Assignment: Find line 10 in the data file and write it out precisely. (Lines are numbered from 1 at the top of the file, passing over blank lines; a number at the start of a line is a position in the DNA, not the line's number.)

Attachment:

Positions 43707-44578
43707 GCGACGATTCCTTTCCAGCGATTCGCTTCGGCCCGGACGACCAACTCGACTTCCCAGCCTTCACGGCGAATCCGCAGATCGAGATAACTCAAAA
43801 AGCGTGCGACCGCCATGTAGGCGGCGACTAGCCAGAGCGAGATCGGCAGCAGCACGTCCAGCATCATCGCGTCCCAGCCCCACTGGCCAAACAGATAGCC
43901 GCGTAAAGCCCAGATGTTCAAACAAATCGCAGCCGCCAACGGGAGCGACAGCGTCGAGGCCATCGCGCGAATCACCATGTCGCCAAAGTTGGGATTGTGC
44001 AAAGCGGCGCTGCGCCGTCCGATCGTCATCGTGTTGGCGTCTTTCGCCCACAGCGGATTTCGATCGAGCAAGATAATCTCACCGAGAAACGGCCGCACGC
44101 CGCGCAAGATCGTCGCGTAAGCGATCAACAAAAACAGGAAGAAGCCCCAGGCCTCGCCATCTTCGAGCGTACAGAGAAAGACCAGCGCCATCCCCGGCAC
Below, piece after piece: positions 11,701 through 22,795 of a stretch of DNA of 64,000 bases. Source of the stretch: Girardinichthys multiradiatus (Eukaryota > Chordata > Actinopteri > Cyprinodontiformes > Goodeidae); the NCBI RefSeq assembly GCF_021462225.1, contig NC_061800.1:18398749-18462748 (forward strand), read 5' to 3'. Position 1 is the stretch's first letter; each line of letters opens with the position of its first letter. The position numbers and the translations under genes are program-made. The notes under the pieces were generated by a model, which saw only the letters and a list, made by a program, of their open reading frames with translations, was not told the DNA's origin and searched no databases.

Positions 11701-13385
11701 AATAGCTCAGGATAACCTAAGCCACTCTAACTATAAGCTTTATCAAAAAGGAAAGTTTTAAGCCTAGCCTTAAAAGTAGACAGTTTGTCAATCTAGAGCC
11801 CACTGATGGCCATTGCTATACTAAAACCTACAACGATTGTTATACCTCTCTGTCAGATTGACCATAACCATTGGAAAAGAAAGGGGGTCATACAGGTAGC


11801 CACTGATGGCCATTGCTATACTAAAACCTACAACGATTGTTATACCTCTCTGTCAGATTGACCATAACCATTGGAAAAGAAAGGGGGTCATACAGGTAGC